Wednesday, March 28, 2007

The Black Hole in Your Benefit Plan I

The International Foundation of Employee Benefit Plans recently completed a survey of their membership on Salary Continuation and Short Term Disability (STD) which you can find for free here.

The survey revealed that salary continuation/STD is the black hole of employee benefit plans in terms of quantifying cost and controlling utilization.

Reasons cited for the difficulty of quantifying cost and controlling utilization and effecting changes are;
  1. Union Contracts
  2. Employee perception of value (Did anyone explain the probability of disability and the impact on employees of a sickness or injury which prevents work?).
  3. State Mandates like CA Paid leave (Huh?)
  4. FMLA Integration ( the machine is so well oiled and automated it cannot be improved?)
  5. Management Buy-in (Did anyone explain the facts and costs?)
  6. Entitlement (getting warmer!)
  7. A lenient culture that does not enforce return to work (getting hotter!)
  8. Most of the plans are payroll matters not ERISA plans (red hot, since employer cannot enforce plan terms and win an ADA challenge since payroll plans are not bonafide employee benefit plans

The survey further noted that medical and 401(k) are the most important benefits to their employees but when employers were asked to rank benefit dollars in terms of value to employees $100 as the reference point they indicated the breakdown was;

Medical $22
Paid time off $16
401(k) $16
Pension $13
Disability $12
Dental $11
Life $10

What we have here is failure to communicate. This is severe information asymmetry. Unfortunately it is all too common and there is a perfectly sequential explanation why the STD/Salary Continuation black hole continues to suck in dollars at an alarming rate. Here is the plot in this movie which I have seen dozens of times at Fortune 1000 firms.

  1. EMPLOYERS GET THE BEHAVIOR THEY TOLERATE in Salary continuance Plans.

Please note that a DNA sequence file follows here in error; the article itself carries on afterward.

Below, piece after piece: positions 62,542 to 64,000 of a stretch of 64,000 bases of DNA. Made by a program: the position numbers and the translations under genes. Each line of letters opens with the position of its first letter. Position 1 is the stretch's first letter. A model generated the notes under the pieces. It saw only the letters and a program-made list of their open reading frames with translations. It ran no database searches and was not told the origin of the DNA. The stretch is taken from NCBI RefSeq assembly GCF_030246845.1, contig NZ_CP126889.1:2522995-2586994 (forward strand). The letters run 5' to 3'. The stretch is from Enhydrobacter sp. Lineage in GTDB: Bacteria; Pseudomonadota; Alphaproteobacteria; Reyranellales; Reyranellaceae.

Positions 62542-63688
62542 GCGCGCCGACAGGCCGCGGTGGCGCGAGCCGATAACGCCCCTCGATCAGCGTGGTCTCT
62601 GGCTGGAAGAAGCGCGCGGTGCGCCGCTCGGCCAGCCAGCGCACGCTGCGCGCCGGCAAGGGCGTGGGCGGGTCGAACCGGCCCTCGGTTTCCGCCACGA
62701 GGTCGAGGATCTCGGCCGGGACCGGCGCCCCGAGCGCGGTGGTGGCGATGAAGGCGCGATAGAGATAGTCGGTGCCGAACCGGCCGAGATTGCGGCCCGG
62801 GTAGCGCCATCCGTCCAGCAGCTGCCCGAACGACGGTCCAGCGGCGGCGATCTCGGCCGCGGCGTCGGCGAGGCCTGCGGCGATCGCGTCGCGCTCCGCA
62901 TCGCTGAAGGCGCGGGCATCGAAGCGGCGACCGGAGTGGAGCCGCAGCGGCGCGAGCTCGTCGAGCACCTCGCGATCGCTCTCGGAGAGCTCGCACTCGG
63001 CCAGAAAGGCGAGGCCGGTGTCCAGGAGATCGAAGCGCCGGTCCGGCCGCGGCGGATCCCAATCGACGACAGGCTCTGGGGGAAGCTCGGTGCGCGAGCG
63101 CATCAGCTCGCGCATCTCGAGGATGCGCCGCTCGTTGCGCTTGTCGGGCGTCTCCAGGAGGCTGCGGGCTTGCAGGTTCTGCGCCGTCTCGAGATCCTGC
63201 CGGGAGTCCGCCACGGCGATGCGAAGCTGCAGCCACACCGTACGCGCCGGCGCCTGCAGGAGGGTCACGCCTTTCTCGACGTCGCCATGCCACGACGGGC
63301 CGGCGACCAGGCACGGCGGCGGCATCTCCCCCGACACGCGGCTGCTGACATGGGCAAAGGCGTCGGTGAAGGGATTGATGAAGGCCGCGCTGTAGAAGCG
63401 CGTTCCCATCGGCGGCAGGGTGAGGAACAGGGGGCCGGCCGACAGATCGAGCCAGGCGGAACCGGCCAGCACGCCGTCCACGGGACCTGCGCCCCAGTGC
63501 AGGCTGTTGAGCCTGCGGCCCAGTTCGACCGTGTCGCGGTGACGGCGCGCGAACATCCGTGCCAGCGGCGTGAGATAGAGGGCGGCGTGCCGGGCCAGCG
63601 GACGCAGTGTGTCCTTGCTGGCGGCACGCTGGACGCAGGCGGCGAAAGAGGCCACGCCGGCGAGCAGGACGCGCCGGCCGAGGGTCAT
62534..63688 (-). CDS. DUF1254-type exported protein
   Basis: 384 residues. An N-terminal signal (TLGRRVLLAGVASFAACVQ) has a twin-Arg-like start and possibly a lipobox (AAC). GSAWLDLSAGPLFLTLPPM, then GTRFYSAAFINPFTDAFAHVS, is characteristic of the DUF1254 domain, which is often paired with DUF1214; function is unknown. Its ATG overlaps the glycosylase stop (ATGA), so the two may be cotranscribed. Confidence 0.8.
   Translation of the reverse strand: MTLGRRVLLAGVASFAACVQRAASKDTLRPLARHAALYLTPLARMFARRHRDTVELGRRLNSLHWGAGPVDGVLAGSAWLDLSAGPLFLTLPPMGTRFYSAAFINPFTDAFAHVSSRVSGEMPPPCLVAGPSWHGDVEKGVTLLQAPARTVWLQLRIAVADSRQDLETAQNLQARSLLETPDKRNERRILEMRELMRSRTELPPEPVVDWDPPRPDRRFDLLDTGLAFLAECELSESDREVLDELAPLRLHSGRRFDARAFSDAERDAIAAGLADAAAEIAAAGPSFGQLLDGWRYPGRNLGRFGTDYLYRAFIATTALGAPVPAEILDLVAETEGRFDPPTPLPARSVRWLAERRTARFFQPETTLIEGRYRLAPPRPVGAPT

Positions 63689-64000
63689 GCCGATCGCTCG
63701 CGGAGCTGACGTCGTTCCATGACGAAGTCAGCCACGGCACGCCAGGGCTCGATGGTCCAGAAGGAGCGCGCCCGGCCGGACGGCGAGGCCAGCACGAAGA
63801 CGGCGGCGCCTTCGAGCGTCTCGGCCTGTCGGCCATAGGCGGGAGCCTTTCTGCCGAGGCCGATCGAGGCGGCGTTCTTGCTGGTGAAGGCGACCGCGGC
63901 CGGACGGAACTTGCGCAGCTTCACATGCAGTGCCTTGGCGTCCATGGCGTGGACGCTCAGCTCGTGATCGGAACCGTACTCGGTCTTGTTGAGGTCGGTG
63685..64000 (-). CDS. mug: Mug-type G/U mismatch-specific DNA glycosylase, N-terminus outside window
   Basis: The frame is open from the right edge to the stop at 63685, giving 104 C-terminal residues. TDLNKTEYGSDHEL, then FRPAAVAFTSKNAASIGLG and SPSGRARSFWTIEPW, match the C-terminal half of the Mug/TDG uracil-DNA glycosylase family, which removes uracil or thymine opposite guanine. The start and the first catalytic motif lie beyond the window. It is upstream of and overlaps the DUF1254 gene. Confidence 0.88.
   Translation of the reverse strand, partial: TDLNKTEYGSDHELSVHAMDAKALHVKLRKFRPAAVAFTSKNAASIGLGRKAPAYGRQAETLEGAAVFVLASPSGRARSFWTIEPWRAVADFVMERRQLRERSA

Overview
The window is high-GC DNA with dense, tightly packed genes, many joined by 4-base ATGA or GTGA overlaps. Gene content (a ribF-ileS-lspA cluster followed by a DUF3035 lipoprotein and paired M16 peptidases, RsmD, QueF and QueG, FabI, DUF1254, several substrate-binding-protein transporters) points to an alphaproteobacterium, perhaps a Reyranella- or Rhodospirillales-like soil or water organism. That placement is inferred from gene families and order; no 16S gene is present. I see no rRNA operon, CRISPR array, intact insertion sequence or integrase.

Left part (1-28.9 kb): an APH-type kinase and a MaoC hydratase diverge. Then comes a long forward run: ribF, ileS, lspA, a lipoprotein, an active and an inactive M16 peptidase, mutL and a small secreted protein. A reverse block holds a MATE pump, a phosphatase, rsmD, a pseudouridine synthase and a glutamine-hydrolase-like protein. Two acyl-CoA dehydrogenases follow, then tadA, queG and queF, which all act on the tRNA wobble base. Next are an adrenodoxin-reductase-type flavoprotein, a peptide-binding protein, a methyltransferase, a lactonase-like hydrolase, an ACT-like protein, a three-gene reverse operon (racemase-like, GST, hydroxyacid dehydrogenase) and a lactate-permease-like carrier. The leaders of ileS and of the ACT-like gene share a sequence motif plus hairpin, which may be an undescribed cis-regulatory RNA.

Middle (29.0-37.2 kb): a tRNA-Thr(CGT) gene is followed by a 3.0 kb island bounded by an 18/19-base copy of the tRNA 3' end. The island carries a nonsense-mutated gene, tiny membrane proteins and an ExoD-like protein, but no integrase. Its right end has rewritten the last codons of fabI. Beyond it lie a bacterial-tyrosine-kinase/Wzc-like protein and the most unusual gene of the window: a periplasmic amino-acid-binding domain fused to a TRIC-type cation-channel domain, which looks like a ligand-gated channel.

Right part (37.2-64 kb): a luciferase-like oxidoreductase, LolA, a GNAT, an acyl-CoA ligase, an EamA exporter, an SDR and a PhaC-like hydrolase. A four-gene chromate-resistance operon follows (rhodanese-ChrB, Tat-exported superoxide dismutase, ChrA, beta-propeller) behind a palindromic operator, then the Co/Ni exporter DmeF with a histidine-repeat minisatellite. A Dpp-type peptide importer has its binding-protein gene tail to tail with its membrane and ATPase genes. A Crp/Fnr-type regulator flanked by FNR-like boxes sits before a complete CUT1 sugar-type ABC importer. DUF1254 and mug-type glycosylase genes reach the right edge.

2. It is an entitlement to the employees and it is easy to get a doctors note.
  3. The entitlement becomes ingrained in the workforce and eventually the culture.
  4. Consultants focus so much on Health care and Retirement which are perceived to be of utmost importance to employers they never develop proficiency in disability. They do not want to call in subject matter experts from their own firm as that would eat into their own billable hours.
  5. Where the plan is outsourced it remains a pay matter so the TPA is hamstrung and its ASO anyway so who cares if most claims are approved and their durations are unmanaged. You do not manage an entitlement. You only limit its scope.
  6. So the whole ticking time bomb that is the STD/Salary continuance time bomb gets buried deep in the woods where it is never found hopefully.
Sometimes, the scope of the problem becomes evident during an RFP process and things change. Other times the CFO or another senior management does some back of the envelope math and quickly digests the magnitude of the problem, ideally after meeting with me for 30 minutes and hearing the financial ROI associated with change and asks for options.

The thing about a black hole is you can look at it up in the sky almost any night and be completely unaware of its existence, but if you get to close it crushes you. So its better to deal with the black hole before it deals with you. Your move.

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